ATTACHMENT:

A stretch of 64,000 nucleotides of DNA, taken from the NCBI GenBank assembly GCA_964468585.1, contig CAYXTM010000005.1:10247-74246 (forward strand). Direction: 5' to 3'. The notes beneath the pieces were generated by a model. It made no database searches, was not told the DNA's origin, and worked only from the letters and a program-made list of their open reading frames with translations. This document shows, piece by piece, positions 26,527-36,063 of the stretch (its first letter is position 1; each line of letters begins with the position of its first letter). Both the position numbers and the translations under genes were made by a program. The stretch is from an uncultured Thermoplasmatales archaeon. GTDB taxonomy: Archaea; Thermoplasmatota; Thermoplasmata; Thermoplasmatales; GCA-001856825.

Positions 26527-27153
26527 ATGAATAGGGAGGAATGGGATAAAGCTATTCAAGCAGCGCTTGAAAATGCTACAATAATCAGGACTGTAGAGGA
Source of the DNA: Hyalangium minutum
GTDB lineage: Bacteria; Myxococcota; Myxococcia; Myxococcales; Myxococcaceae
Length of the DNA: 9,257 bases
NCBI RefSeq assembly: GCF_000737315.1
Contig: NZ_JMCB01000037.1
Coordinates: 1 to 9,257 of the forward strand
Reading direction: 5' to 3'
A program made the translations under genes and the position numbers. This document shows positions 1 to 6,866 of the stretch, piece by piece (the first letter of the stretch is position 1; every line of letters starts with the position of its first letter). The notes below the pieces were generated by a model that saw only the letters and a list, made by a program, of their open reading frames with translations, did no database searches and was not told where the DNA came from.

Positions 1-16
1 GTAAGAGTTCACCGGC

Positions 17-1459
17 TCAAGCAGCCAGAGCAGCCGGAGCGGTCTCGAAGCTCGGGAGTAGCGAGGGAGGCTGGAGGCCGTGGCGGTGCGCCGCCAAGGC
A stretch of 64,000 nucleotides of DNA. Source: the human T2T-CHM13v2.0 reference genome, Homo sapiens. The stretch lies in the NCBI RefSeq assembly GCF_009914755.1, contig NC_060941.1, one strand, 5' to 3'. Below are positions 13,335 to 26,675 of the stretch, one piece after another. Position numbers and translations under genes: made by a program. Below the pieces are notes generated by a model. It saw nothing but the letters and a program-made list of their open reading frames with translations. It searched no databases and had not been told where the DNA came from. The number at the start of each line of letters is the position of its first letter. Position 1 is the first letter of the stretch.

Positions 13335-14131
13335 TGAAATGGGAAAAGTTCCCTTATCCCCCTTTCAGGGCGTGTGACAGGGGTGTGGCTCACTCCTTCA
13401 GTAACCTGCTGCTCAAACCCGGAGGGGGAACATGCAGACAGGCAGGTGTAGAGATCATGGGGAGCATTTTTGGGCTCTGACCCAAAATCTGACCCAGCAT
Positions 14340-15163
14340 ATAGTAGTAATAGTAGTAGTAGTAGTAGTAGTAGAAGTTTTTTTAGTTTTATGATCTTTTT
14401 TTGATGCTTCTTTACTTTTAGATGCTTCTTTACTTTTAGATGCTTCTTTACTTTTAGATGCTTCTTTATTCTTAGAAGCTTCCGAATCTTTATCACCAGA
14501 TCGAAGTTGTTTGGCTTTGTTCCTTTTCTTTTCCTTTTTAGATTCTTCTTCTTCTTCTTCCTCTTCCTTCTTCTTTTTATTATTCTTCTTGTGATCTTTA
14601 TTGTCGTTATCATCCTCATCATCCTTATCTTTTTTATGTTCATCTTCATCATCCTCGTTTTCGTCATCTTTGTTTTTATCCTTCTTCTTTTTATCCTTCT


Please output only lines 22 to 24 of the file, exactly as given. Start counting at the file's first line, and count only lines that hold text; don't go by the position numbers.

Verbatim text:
14401 TTGATGCTTCTTTACTTTTAGATGCTTCTTTACTTTTAGATGCTTCTTTACTTTTAGATGCTTCTTTATTCTTAGAAGCTTCCGAATCTTTATCACCAGA
14501 TCGAAGTTGTTTGGCTTTGTTCCTTTTCTTTTCCTTTTTAGATTCTTCTTCTTCTTCTTCCTCTTCCTTCTTCTTTTTATTATTCTTCTTGTGATCTTTA
14601 TTGTCGTTATCATCCTCATCATCCTTATCTTTTTTATGTTCATCTTCATCATCCTCGTTTTCGTCATCTTTGTTTTTATCCTTCTTCTTTTTATCCTTCT